Buoyed by new polling, Texas organizations seek to lift the ban on Medicaid coverage for abortion

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Though access to abortion is a perennial target for ultra-conservative Republicans in the state legislature, new data indicates that a majority of Texans are not supportive of the restrictive anti-choice laws that have come to define the state.

Earlier this week, a poll from Hart Research Associates was released showing that a majority of Texans support lifting the ban on Medicaid coverage of abortion. Now that the Texas Legislature has convened, a number of Texas abortion funds are rallying behind Rosie’s Law, which would expand health insurance coverage of abortion for Texans enrolled in Medicaid and private insurance plans.

Rosie’s Law is named after Rosie Jiménez. In 1977, the 27-year-old from McAllen died from complications from an unsafe abortion. She was not able to afford the procedure in a medical clinic, which was legal in the state, because Medicaid did not cover abortions.

The Hyde Amendment, which was passed in 1976, bans federal Medicaid coverage for almost all abortions. However, the Hyde Amendment does not dictate whether a state can use their own funds to cover abortion. Currently, fifteen states provide their own funding for abortion coverage for those on Medicaid.

In an interview with Texas Signal, two executive directors of abortion fund groups reacted to the poll, and the push for Rosie’s Law. 

“More than half of the people who are subjected to the Hyde Amendment on the federal level across the country are women of color, and we see that a lot in Texas as well,” said Amanda Beatriz Williams, executive director of the Lilith Fund for Reproductive Equality. Williams also noted that this year, with all the inequities in the health care system especially for people of color exposed with the COVID-19 pandemic, abortion bans on coverage were cruel.

Kamyon Conner, executive director of the Texas Equal Access Fund (TEA Fund), believes that this poll comes at a pivotal time. “During this time so many people, especially folks of color and folks who rely on Medicaid had very little access to the healthcare they needed during this pandemic,” said Conner.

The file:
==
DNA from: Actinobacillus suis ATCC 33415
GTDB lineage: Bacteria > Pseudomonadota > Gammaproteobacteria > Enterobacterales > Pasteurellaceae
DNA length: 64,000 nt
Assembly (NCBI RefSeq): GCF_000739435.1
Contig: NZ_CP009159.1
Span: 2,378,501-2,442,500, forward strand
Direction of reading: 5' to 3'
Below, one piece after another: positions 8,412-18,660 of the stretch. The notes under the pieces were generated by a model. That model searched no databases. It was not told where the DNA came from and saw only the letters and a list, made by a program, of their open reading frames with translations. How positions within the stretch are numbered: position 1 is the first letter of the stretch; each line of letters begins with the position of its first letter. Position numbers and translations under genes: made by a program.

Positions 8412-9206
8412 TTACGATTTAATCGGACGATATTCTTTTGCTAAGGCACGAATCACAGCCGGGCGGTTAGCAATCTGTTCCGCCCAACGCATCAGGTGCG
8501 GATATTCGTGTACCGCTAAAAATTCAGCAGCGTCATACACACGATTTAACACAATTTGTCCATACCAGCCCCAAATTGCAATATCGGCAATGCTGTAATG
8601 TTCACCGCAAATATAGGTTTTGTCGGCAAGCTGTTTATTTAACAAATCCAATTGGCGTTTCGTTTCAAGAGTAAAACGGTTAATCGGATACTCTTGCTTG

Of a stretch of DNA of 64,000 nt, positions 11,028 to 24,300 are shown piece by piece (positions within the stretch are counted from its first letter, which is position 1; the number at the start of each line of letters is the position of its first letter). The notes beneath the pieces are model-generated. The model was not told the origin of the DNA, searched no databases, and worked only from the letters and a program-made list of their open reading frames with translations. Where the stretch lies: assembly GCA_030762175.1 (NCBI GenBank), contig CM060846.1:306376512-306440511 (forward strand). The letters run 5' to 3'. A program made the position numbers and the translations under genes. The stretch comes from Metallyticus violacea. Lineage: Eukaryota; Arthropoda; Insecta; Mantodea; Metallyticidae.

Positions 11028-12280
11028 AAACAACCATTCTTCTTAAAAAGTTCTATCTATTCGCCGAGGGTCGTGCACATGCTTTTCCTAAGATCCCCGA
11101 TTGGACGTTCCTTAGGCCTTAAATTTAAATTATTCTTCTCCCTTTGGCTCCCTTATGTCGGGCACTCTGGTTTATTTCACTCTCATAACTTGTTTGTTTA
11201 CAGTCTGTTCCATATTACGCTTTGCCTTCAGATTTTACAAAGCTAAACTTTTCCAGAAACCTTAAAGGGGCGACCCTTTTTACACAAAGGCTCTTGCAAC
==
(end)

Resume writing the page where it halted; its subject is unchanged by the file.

Another finding from the poll is that 84 percent of all Texas voters, including 75 percent of Republicans, believe that anti-abortion politicians should not be able to deny coverage for abortion care for people who are struggling financially.

In March, Governor Greg Abbott issued an executive order halting medical procedures that were not “medically necessary,” which included abortions. Williams and Connor were in contact through their respective organizations with a number of Texans who were impacted by the abortion ban (which was lifted in April).

They both cited conversations with people around the state who were confused, and frightened. A recent study from the Journal of the American Medical Association does indicate a stark increase in Texans traveling out of state for the procedure during the temporary ban.

The legislature convened this week and Republicans have already introduced anti-abortion laws, including a fetal heartbeat law. Yesterday, state Rep. Bryan Slaton introduced a bill that would stop any consideration of legislation naming highways or streets until the legislature has voted to abolish abortion. Slaton’s bill was voted down overwhelmingly.

Despite Republican efforts to curb abortion access, Williams and Conners are optimistic about recruiting more legislators to support Rosie’s Law since the data shows that over half of Texans are in favor of lifting the ban on Medicaid coverage for abortion.  

Last session, Rosie’s Law was introduced by Rep. Sheryl Cole (as HB 895), but it did not get out of the Human Services Committee. This session Rep. Cole will sponsor Rosie’s Law again, along with state Sen. Sarah Eckhardt.  

Texas abortion fund groups like Lilith Fund, TEA Fund, Frontera Fund, and All Above All are planning an aggressive strategy to convince lawmakers to sign on to the legislation. With many Texans struggling from the impact of the COVID-19 pandemic, it’s shown a light on inequality and health care. “This is the time when legislators should be trying to expand access to all forms of health care, including abortion access,” said Williams.

Photo: MANDEL NGAN/AFP via Getty Images

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